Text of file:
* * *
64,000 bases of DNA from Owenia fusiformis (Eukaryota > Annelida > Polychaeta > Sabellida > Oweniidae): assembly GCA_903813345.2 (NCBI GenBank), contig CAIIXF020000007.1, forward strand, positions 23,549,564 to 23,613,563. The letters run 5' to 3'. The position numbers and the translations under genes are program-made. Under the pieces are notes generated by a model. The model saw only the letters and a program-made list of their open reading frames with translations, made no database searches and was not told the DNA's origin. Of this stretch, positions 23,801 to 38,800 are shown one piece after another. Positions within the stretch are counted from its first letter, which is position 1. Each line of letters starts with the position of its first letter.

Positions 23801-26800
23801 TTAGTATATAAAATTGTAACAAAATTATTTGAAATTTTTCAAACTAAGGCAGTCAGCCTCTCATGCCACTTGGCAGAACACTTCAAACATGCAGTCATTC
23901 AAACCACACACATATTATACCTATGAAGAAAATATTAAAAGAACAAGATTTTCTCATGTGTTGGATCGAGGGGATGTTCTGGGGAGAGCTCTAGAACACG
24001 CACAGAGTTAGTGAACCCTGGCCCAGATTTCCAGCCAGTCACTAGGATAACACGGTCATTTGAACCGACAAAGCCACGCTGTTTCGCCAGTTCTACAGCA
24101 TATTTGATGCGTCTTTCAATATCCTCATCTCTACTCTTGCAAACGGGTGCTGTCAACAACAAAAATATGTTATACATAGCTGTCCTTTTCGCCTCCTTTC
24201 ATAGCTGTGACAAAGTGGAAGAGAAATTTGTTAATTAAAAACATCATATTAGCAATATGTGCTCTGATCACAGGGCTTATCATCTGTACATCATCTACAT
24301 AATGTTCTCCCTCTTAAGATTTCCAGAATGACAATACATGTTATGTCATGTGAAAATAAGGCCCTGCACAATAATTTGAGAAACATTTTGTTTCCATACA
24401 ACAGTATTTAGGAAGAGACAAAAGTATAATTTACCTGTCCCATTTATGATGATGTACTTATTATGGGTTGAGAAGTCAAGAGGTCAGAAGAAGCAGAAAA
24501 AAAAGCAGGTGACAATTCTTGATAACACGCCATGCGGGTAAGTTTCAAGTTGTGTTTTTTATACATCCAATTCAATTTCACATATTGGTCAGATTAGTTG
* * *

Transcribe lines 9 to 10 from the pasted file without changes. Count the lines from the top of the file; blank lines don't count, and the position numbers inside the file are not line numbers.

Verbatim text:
24401 ACAGTATTTAGGAAGAGACAAAAGTATAATTTACCTGTCCCATTTATGATGATGTACTTATTATGGGTTGAGAAGTCAAGAGGTCAGAAGAAGCAGAAAA
24501 AAAAGCAGGTGACAATTCTTGATAACACGCCATGCGGGTAAGTTTCAAGTTGTGTTTTTTATACATCCAATTCAATTTCACATATTGGTCAGATTAGTTG